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New Dropcam Update Allows it to Distinguish Between Pets and People

TMCnet Feature

May 12, 2014

New Dropcam Update Allows it to Distinguish Between Pets and People

By Steve Anderson
Contributing TMCnet Writer

Many users like the thought of having a camera system on hand, particularly when out of the house for any length of time. The ability to turn on a smartphone and see what's going on in the living room, the bedroom or the like is a welcome one, as it allows a users to potentially catch something out of the ordinary.  But some cameras can get a little over-enthusiastic in terms of picking out movement, and Rover's trip to the water dish becomes identified as a break-in in progress. Dropcam's new update, however, will hopefully put an end to that thanks to a new algorithm.

The update in question, which is set to arrive in August, drew on the analysis of several hours of videos about pets, which in turn should allow Dropcam to better note just what movement is that of pets frolicking as pets will do, and which movement is of thieves breaking into a residence to lay hands on consumer goods.

This will likely prove a welcome update, but it's not the only one that Dropcam rolled out. Dropcam also showed off new motion sensors known as Tabs, small weather-resistant slips that function as small motion sensors. Dropcam Tabs connect to Dropcam Pro systems with Bluetooth Low Energy, thus allowing the devices to function for as long as two years on one battery. The motion sensing capabilities are great for security, of course, letting users know when a door or window has opened, but serve other purposes as well. For instance, connecting one to a washer or dryer can let a user know when the device has changed in movement somehow, great for noting things like when a cycle has stopped. It can even be used to let a user know when something has left, like a wayward family pet. Dropcam Tabs are set to sell at $29 each, so for less than $200, several doors and windows can be covered with the devices.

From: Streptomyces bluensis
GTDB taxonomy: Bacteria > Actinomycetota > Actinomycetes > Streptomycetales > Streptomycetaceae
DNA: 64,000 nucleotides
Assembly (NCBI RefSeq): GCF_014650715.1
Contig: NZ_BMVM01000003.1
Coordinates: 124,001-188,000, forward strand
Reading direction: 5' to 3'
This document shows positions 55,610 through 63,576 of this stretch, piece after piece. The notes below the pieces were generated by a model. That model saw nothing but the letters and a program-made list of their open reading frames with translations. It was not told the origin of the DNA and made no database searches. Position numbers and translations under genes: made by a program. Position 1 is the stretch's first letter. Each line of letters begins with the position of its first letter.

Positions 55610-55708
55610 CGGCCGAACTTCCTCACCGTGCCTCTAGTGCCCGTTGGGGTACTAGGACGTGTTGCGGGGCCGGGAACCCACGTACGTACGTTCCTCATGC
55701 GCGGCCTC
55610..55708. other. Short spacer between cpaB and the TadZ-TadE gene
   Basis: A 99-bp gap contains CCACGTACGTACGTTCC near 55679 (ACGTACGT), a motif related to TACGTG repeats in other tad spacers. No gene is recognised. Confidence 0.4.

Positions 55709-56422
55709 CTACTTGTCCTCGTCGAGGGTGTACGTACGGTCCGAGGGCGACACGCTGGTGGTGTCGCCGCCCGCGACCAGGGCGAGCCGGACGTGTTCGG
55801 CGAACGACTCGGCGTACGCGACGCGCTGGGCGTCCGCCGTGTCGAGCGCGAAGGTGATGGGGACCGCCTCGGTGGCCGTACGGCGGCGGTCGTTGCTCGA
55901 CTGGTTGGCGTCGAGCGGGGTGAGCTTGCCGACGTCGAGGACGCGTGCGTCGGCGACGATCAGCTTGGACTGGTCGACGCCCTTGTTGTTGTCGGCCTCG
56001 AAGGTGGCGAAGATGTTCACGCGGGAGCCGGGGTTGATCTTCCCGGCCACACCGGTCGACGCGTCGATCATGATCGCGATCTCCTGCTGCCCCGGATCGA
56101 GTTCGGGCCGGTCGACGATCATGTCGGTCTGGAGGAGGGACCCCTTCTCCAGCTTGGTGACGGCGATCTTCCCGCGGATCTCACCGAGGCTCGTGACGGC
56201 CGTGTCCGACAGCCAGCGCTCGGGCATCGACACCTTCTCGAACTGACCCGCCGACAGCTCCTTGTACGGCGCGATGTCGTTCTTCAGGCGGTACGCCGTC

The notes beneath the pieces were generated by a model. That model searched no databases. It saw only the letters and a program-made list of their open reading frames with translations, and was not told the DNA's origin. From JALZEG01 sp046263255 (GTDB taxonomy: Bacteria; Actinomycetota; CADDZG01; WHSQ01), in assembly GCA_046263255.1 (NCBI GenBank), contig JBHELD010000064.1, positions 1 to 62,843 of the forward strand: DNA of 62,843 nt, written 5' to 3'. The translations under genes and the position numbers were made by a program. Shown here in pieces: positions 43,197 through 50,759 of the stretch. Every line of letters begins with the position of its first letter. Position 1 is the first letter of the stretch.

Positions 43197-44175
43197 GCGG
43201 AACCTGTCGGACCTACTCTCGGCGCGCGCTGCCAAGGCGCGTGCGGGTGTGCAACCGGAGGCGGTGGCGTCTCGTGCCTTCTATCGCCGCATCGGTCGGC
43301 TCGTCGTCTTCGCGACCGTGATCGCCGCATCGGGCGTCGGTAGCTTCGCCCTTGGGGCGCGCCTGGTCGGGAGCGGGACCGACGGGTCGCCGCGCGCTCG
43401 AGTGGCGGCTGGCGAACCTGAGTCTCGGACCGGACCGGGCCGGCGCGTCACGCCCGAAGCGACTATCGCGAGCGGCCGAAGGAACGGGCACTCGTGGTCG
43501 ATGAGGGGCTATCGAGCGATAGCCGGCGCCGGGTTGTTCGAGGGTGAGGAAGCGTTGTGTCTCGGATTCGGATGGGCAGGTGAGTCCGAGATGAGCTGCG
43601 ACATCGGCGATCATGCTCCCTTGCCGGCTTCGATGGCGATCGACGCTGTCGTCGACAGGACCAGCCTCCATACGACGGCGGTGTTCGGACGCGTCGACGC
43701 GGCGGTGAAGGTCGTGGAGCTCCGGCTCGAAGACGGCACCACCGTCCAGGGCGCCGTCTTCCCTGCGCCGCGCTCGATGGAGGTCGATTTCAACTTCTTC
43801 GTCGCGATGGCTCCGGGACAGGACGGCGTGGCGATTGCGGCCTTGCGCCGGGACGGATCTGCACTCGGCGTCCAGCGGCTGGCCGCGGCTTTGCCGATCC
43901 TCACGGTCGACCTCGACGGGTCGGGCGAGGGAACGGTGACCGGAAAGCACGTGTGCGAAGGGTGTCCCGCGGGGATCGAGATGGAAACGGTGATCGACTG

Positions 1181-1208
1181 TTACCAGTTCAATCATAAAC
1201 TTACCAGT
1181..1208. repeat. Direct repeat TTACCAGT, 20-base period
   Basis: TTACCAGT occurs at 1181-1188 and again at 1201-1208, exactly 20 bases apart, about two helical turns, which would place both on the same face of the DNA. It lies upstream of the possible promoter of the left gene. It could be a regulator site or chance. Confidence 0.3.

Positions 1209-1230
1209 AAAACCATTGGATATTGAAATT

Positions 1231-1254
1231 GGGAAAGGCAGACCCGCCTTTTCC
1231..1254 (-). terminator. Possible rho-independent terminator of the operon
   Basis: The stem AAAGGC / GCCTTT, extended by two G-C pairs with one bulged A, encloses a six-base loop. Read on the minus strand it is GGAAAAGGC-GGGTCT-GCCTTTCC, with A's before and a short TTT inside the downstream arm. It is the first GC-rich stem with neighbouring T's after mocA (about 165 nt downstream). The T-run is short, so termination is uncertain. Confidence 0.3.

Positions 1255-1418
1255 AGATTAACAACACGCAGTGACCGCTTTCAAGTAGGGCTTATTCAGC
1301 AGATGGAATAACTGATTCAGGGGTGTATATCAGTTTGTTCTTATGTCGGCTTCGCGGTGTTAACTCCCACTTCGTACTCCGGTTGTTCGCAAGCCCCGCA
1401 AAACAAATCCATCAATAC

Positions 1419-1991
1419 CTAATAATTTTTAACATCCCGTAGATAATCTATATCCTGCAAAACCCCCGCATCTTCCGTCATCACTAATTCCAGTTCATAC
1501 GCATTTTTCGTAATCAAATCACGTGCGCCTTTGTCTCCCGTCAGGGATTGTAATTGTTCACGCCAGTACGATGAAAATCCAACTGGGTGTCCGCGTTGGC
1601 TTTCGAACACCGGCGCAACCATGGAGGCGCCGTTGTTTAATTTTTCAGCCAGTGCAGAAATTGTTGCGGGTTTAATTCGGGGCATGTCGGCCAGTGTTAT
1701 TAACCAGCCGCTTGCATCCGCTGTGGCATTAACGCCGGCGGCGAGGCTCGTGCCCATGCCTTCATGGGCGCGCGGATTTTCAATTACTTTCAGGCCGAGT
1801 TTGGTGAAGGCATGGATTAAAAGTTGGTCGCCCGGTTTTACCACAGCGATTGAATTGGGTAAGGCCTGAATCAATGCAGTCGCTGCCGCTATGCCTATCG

It's hard to pass up a system that can provide some pretty impressive coverage on an apartment, or even a smaller house or similar-sized small business, for that kind of money. The recording capability is even better, and those concerned about security may have just the solution right here. Meanwhile, the improved algorithm should be especially helpful for homeowners who want that added security, though some have noted that a fix may be much easier to get in the form of just aiming the Dropcam toward doors and windows instead of into a room, places where pets are less likely to go in the first place. Still, security is important to just about anyone these days as people seek to protect home and property. This is a point not lost on businesses like Frontier, who have previously been seen working with Dropcam to help augment the devices' connectivity capabilities.

Dropcam may well be on its way to establishing the solution that everyone needs in this situation, so keeping an eye on Dropcam, as it keeps its eye on home and business, is likely to prove a smart idea in the long run.

Edited by Maurice Nagle

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